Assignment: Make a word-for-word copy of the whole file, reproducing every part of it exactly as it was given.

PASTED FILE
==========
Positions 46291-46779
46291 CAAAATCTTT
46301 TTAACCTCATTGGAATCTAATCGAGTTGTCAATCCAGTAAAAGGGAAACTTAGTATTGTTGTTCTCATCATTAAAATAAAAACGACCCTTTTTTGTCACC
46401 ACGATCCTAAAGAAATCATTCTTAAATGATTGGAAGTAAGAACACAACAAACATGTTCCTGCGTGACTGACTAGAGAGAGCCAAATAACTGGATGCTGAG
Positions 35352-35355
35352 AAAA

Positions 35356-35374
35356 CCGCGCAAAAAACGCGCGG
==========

Positions 46291-46779
46291 CAAAATCTTT
46301 TTAACCTCATTGGAATCTAATCGAGTTGTCAATCCAGTAAAAGGGAAACTTAGTATTGTTGTTCTCATCATTAAAATAAAAACGACCCTTTTTTGTCACC
46401 ACGATCCTAAAGAAATCATTCTTAAATGATTGGAAGTAAGAACACAACAAACATGTTCCTGCGTGACTGACTAGAGAGAGCCAAATAACTGGATGCTGAG
Positions 35352-35355
35352 AAAA

Positions 35356-35374
35356 CCGCGCAAAAAACGCGCGG